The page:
Because these adverse reactions are reported voluntarily from a population of uncertain size, it is not always possible to reliably estimate their frequency or establish a causal relationship to drug exposure.
Hypersensitivity and skin reactions have been reported, including angioedema, generalized rash, bullous skin reactions, Stevens-Johnson syndrome and toxic epidermal necrolysis.
Gastrointestinal Adverse Events
Events involving upper gastrointestinal irritation, such as esophagitis and esophageal or gastric ulcers, have been reported [see Warnings and Precautions (5.1) ].
Bone, joint, or muscle pain, described as severe or incapacitating, have been reported rarely [see Warnings and Precautions (5.4) ].
Reactions of eye inflammation including iritis and uveitis have been reported rarely.
No specific drug-drug interaction studies were performed. Risedronate is not metabolized and does not induce or inhibit hepatic microsomal drug-metabolizing enzymes (for example, Cytochrome P450).
Coadministration of risedronate sodium and calcium, antacids, or oral medications containing divalent cations will interfere with the absorption of risedronate sodium.
One study of about 500 early postmenopausal women has been conducted to date in which treatment with risedronate sodium 5 mg daily plus estrogen replacement therapy was compared to estrogen replacement therapy alone. Exposure to study drugs was approximately 12 to 18 months and the primary endpoint was change in BMD. If considered appropriate, risedronate sodium may be used concomitantly with hormone replacement therapy.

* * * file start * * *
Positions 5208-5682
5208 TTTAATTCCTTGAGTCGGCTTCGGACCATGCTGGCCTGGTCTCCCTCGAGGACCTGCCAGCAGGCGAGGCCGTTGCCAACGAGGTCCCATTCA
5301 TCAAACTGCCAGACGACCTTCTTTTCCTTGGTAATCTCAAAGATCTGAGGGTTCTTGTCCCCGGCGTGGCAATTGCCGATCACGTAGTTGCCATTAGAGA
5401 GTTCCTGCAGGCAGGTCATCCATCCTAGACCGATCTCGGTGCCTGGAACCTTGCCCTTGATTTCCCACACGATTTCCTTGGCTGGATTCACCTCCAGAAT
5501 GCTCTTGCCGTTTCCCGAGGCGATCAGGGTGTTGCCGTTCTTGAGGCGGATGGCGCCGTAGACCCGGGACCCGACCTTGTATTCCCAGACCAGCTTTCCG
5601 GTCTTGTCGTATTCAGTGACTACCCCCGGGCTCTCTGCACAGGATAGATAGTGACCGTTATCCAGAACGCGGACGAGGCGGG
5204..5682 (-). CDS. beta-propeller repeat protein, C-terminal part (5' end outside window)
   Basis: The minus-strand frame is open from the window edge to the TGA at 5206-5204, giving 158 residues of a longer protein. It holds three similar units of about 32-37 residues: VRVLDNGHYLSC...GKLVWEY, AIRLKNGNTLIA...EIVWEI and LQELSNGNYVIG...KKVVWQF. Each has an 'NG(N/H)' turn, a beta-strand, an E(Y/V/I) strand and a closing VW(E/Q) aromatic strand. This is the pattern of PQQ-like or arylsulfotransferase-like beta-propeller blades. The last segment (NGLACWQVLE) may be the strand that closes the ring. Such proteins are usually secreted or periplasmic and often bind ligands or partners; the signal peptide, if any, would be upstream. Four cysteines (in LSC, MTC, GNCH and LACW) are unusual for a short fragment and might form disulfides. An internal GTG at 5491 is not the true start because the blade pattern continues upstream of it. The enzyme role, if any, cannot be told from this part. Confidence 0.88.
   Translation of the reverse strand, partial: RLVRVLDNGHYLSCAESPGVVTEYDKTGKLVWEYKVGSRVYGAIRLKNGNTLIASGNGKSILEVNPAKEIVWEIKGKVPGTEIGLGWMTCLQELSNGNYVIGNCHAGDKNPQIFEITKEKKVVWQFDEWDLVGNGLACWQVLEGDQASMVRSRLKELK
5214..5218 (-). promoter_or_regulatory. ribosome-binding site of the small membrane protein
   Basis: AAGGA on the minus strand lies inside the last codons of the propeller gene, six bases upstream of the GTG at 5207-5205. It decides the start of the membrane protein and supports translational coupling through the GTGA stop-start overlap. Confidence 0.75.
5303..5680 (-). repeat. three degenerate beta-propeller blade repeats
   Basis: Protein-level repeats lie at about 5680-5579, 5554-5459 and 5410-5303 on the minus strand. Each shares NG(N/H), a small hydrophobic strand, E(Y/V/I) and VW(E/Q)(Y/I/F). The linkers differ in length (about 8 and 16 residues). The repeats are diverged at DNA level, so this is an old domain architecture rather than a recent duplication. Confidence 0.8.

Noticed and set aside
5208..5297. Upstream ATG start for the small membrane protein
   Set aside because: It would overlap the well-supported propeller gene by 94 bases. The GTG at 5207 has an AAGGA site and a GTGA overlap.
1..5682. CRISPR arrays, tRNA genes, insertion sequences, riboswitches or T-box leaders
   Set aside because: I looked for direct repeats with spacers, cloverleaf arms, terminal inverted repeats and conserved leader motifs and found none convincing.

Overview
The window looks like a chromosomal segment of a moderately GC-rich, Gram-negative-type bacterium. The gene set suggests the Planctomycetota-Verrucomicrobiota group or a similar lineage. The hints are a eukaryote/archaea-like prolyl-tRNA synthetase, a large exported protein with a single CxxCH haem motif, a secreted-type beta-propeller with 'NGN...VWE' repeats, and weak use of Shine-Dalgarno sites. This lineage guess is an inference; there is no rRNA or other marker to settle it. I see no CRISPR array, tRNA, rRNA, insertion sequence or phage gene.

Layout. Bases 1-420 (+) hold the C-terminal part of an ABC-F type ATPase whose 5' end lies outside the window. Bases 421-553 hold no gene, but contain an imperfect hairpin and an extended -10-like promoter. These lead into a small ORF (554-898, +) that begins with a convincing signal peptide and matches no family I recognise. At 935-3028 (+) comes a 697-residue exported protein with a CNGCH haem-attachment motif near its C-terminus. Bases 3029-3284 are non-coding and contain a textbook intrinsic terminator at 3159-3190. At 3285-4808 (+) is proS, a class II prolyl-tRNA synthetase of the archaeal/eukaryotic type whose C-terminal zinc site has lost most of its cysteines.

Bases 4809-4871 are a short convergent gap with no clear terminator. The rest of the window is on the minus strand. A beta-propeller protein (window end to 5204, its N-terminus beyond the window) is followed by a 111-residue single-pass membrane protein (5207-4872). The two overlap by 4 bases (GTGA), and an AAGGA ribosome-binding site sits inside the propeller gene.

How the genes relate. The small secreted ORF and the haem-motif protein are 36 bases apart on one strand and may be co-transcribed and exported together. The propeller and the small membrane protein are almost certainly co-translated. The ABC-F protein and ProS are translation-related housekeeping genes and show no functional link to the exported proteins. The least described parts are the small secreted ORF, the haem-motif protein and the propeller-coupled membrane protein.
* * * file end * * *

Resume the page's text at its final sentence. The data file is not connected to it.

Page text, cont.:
Of over 5,700 patients enrolled in the risedronate sodium Phase 3 osteoporosis studies, aspirin use was reported by 31% of patients, 24% of whom were regular users (3 or more days per week). Forty-eight percent of patients reported NSAID use, 21% of whom were regular users. Among regular aspirin or NSAID users, the incidence of upper gastrointestinal adverse experiences in placebo-treated patients (24.8%) was similar to that in risedronate sodium-treated patients (24.5%).
Of over 5,700 patients enrolled in the risedronate sodium Phase 3 osteoporosis studies, 21% used H2 blockers and/or PPIs. Among these patients, the incidence of upper gastrointestinal adverse experiences in the placebo-treated patients was similar to that in risedronate sodium-treated patients.
Available data on the use of risedronate sodium in pregnant women are insufficient to inform a drug-associated risk of adverse maternal or fetal outcomes. Discontinue risedronate when pregnancy is recognized.
In animal reproduction studies, daily oral administration of risedronate to pregnant rats during organogenesis decreased neonatal survival and body weight at doses approximately 5 and 26 times, respectively, the highest recommended human daily dose of 30 mg (based on body surface area, mg/m2). A low incidence of cleft palate was observed in fetuses of dams treated at doses approximately equal to the 30 mg human daily dose. Delayed skeletal ossification was observed in fetuses of dams treated at approximately 2.5 to 5 times the 30 mg human daily dose. Periparturient mortality due to maternal hypocalcemia occurred in dams and neonates upon daily oral administration of risedronate to pregnant rats during mating and/or gestation starting at doses equivalent to the 30 mg daily human dose.
Bisphosphonates are incorporated into the bone matrix, from which they are gradually released over a period of years. The amount of bisphosphonate incorporated into adult bone and available for release into the systemic circulation is directly related to the dose and duration of bisphosphonate use. Consequently, based on the mechanism of action of bisphosphonates, there is a potential risk of fetal harm, predominantly skeletal, if a woman becomes pregnant after completing a course of bisphosphonate therapy. The impact of variables such as time between cessation of bisphosphonate therapy to conception, the particular bisphosphonate used, and the route of administration (intravenous versus oral) on this risk has not been studied.